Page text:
The whole point of investing in businesses is to maintain, if not increase, one's purchasing power and therefore one's wealth. And along the way, you may decide to do something meaningful or significant with it.
Only if I reinvested that $200,000 of income at a high rate of return, would I be actually creating wealth. Let's suppose I spent none of the $200,000 interest earned each year, paid no tax on it and reinvested the lot at the same 20%. In year two, I would have $1.2 million earning 20%. I would then start year three with $1.44 million, $1.73 million in year four, $2.07 million in year five and so on.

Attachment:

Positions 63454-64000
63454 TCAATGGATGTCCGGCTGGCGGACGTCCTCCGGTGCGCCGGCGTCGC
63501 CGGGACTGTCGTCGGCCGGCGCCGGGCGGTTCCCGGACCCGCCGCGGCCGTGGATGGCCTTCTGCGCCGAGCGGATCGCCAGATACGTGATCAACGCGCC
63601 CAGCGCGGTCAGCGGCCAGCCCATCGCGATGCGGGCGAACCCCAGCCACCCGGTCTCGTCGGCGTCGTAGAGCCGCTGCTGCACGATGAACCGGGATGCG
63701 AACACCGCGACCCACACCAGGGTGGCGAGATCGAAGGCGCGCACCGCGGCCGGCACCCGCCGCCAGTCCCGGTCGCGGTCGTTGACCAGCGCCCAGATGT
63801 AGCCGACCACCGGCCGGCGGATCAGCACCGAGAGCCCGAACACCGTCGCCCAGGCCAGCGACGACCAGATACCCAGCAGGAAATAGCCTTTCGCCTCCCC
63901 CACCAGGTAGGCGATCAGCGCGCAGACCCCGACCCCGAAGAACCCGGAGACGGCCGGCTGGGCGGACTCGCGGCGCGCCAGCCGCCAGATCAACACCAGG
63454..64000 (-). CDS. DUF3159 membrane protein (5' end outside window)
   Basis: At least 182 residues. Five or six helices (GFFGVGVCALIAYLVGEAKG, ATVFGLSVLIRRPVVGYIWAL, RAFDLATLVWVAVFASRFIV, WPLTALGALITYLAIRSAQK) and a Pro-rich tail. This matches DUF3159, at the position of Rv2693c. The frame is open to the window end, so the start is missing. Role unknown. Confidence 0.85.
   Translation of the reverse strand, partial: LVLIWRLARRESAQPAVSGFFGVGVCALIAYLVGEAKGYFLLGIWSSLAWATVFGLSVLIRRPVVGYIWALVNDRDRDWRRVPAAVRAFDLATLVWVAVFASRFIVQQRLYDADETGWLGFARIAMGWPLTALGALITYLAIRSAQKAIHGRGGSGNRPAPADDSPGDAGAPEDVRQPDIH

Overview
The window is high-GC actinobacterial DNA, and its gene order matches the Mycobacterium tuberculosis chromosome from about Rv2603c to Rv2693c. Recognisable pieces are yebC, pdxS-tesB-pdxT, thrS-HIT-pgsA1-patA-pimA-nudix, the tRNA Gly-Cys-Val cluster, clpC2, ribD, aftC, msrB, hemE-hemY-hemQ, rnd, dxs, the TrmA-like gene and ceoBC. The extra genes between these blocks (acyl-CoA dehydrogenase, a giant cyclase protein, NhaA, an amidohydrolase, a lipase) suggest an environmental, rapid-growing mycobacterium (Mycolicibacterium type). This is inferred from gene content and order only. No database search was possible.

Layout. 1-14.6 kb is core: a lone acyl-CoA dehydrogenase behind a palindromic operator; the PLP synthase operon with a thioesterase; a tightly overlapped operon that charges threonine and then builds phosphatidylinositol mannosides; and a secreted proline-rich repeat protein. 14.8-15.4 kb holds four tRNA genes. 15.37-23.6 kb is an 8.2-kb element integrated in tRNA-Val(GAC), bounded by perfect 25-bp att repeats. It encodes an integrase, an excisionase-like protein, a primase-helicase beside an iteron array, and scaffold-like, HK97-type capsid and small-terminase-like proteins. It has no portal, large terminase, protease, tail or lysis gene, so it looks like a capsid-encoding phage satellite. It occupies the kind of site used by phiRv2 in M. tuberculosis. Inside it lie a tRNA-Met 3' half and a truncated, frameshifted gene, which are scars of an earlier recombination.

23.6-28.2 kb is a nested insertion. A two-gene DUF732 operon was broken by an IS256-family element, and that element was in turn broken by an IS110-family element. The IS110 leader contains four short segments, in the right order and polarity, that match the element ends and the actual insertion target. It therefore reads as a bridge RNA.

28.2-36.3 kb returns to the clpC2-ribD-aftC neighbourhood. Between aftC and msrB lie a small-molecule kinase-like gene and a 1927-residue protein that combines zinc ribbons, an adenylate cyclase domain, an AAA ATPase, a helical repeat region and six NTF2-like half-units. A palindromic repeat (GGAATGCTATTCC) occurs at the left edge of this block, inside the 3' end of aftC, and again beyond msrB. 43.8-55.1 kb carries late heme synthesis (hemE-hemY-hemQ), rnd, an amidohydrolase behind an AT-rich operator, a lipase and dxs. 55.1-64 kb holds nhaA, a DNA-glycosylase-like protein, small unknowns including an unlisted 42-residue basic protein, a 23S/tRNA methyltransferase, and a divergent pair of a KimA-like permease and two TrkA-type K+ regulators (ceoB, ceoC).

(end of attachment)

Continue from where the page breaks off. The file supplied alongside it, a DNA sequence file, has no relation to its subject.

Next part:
If you can find a business that behaves like our bank account, can generate high rates of return on its equity each year and reinvest it at equally high rates for a long period of time, you will do very well investing in the stock market. And because the share price will do equally well, you don't need to try and predict the stock market. You don't need to worry about the economy or Donald Trump or China's activities in the South China Sea – things that professional investors typically worry about.
Sure, the shares of our extraordinary business won't go up steadily every day, every week or every year, but provided the business is still creating wealth, any short-term share price stumbles will eventually recover. More exciting is that because you've kept your job, you can take advantage of those share prices stumbles and add to your ownership of the extraordinary business.